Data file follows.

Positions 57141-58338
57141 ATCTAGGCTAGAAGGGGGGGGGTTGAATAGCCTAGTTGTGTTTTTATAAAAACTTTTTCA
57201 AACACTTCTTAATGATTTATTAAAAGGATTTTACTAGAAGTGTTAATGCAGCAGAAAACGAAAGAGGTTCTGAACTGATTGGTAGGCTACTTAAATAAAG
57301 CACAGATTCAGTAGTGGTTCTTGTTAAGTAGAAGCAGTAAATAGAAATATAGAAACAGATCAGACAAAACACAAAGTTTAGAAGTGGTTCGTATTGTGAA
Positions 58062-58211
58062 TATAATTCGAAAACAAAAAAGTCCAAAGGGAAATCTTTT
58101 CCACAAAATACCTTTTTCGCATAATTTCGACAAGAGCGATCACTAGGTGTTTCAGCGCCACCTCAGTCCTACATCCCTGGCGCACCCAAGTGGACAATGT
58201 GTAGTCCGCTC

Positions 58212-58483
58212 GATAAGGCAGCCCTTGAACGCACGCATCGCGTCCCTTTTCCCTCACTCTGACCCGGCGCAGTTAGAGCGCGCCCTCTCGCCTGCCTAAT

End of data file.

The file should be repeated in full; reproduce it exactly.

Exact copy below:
Positions 57141-58338
57141 ATCTAGGCTAGAAGGGGGGGGGTTGAATAGCCTAGTTGTGTTTTTATAAAAACTTTTTCA
57201 AACACTTCTTAATGATTTATTAAAAGGATTTTACTAGAAGTGTTAATGCAGCAGAAAACGAAAGAGGTTCTGAACTGATTGGTAGGCTACTTAAATAAAG
57301 CACAGATTCAGTAGTGGTTCTTGTTAAGTAGAAGCAGTAAATAGAAATATAGAAACAGATCAGACAAAACACAAAGTTTAGAAGTGGTTCGTATTGTGAA
Positions 58062-58211
58062 TATAATTCGAAAACAAAAAAGTCCAAAGGGAAATCTTTT
58101 CCACAAAATACCTTTTTCGCATAATTTCGACAAGAGCGATCACTAGGTGTTTCAGCGCCACCTCAGTCCTACATCCCTGGCGCACCCAAGTGGACAATGT
58201 GTAGTCCGCTC

Positions 58212-58483
58212 GATAAGGCAGCCCTTGAACGCACGCATCGCGTCCCTTTTCCCTCACTCTGACCCGGCGCAGTTAGAGCGCGCCCTCTCGCCTGCCTAAT